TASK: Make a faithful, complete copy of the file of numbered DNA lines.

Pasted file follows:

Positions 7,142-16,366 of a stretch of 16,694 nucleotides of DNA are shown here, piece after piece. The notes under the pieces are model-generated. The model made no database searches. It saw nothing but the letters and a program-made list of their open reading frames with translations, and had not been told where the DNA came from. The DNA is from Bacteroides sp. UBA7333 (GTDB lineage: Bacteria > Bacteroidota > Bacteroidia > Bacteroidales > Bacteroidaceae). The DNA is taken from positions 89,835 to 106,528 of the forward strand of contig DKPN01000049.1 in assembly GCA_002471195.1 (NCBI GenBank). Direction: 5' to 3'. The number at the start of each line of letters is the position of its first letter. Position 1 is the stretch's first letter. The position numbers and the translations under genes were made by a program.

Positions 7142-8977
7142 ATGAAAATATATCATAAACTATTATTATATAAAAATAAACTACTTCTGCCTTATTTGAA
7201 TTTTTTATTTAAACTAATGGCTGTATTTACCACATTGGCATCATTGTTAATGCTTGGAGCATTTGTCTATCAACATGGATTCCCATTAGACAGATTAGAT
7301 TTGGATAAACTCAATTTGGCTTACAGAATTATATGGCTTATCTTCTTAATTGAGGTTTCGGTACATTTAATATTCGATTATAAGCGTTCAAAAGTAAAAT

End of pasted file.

Positions 7,142-16,366 of a stretch of 16,694 nucleotides of DNA are shown here, piece after piece. The notes under the pieces are model-generated. The model made no database searches. It saw nothing but the letters and a program-made list of their open reading frames with translations, and had not been told where the DNA came from. The DNA is from Bacteroides sp. UBA7333 (GTDB lineage: Bacteria > Bacteroidota > Bacteroidia > Bacteroidales > Bacteroidaceae). The DNA is taken from positions 89,835 to 106,528 of the forward strand of contig DKPN01000049.1 in assembly GCA_002471195.1 (NCBI GenBank). Direction: 5' to 3'. The number at the start of each line of letters is the position of its first letter. Position 1 is the stretch's first letter. The position numbers and the translations under genes were made by a program.

Positions 7142-8977
7142 ATGAAAATATATCATAAACTATTATTATATAAAAATAAACTACTTCTGCCTTATTTGAA
7201 TTTTTTATTTAAACTAATGGCTGTATTTACCACATTGGCATCATTGTTAATGCTTGGAGCATTTGTCTATCAACATGGATTCCCATTAGACAGATTAGAT
7301 TTGGATAAACTCAATTTGGCTTACAGAATTATATGGCTTATCTTCTTAATTGAGGTTTCGGTACATTTAATATTCGATTATAAGCGTTCAAAAGTAAAAT